Virtual dependencies have a coordination problem, and may
end up having a naming problem similar to that seen with
Package dependencies if the mapping and meaning of capability
names changes over time as debian evolves (as seems not
Both Package dependencies and Virtual dependencies are useful,
but neither seems to be a panacea.
It may be that there is another alternative in dependency
administration which, though also not a panacea, could have
some usefelness -- call it File dependency. This would be
the ability for a package to declare itself dependent on the
presence of some particular file.
It may be that there is still another alternative in dependency
administration which, though also not a panacea, could have some
usefelness -- call it Capability dependency. This would be the
ability of the system to execute a shell command declared as
a Capability dependency during package installation and have
this command exit with a status of 0. This should be approached
with caution, however, since the command could be a destructive
one (e.g., "rm -rf /*"). Perhaps it'd be workable for debian
systems to have an inbuilt system userid with low privilege
which would be used to execute Capability dependency commands.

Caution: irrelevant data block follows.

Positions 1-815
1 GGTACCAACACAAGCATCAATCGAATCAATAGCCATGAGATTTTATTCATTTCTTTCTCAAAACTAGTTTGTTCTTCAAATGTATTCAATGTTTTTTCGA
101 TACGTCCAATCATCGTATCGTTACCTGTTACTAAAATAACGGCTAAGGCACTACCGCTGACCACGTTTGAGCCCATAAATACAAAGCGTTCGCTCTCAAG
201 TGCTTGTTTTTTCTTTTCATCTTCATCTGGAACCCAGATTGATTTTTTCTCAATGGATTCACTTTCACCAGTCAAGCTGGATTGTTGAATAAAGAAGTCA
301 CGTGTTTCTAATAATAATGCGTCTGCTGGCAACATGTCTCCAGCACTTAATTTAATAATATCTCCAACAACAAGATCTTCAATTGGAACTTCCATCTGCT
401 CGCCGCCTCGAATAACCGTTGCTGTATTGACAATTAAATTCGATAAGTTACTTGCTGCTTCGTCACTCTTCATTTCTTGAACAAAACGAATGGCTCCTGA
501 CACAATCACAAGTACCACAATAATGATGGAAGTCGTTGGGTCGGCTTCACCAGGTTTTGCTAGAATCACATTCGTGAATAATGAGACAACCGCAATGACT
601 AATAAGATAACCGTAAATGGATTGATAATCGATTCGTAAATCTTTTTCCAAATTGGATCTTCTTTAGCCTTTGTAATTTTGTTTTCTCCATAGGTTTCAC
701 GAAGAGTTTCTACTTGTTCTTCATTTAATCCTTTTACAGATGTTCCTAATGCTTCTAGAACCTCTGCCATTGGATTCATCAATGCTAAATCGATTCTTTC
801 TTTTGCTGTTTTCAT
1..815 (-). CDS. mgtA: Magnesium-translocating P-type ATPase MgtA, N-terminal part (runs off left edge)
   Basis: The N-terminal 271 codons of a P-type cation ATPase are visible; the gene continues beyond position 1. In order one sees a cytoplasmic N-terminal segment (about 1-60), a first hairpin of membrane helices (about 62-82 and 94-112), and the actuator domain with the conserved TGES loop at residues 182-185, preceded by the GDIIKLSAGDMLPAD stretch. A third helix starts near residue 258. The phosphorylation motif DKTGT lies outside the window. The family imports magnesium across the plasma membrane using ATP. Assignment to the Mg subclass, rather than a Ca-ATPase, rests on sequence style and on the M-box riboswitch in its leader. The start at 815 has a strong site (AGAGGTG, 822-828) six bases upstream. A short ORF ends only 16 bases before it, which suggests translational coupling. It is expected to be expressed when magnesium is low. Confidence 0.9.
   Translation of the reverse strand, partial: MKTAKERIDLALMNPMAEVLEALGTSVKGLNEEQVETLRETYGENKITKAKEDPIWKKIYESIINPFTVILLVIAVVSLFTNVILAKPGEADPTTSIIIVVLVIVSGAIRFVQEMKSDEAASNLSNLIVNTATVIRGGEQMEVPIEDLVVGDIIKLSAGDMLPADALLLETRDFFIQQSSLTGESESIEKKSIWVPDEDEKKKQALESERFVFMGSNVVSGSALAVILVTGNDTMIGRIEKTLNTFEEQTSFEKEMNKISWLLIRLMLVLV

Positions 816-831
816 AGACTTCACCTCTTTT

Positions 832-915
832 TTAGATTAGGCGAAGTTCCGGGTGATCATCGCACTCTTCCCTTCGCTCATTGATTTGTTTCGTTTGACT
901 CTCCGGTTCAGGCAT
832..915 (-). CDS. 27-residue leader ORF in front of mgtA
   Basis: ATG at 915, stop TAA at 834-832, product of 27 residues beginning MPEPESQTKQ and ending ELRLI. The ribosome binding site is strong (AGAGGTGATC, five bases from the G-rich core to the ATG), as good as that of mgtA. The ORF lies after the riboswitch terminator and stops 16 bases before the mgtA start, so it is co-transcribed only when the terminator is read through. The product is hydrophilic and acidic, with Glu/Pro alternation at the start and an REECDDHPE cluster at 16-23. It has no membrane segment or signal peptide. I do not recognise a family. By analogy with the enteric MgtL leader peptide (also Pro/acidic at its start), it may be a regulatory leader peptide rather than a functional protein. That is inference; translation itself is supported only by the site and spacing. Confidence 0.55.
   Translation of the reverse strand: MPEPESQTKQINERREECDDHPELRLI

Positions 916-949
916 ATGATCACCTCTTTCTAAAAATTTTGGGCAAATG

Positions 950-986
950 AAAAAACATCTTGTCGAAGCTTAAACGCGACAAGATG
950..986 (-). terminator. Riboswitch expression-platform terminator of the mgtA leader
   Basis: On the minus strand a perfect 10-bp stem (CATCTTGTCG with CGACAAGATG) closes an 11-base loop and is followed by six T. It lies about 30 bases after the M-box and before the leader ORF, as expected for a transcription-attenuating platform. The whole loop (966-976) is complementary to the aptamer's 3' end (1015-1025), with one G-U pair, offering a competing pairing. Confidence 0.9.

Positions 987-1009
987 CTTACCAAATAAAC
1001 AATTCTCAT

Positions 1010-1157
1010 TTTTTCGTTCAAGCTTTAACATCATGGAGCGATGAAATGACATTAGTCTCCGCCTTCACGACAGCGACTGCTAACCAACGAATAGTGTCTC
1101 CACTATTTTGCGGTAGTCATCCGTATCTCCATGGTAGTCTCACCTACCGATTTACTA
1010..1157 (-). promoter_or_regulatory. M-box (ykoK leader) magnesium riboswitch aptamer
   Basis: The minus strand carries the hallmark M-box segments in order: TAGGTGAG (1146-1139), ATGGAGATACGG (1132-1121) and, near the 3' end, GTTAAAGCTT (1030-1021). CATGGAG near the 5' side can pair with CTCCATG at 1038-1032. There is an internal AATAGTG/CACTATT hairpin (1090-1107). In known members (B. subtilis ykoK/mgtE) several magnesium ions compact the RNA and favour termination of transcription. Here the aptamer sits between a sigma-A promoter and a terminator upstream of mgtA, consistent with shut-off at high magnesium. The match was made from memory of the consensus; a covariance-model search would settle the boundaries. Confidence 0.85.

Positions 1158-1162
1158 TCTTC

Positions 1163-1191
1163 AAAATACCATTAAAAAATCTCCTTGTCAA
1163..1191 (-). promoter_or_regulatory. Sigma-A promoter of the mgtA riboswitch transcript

Requirement #2 - File dependency support should be provided
Requirement #3 - Capability dependency support should (possibly)
That's it for now. There may well be holes in the above. There
may well be other needs and requirements which I've not identified
above. I think this area would benefit from some discusison.
I think the discussion is likely to be most fruitful if it
proceeds along these general lines:
1. Identify needs. Discuss. Weed out red herrings.
2. State requirements which, if satisfied, would satisfy needs.
Strive to minimize interdependency between requirements.
Discuss. Identify valid requirements.
3. Explore design/implementation options for valid requirements.
Strive for graceful migration for both package maintainers and
(more importantly) system operators.
4. Integrate into the package admin system as upgrades.
5. Unit test. Alpha test. Beta test. Field test. General release.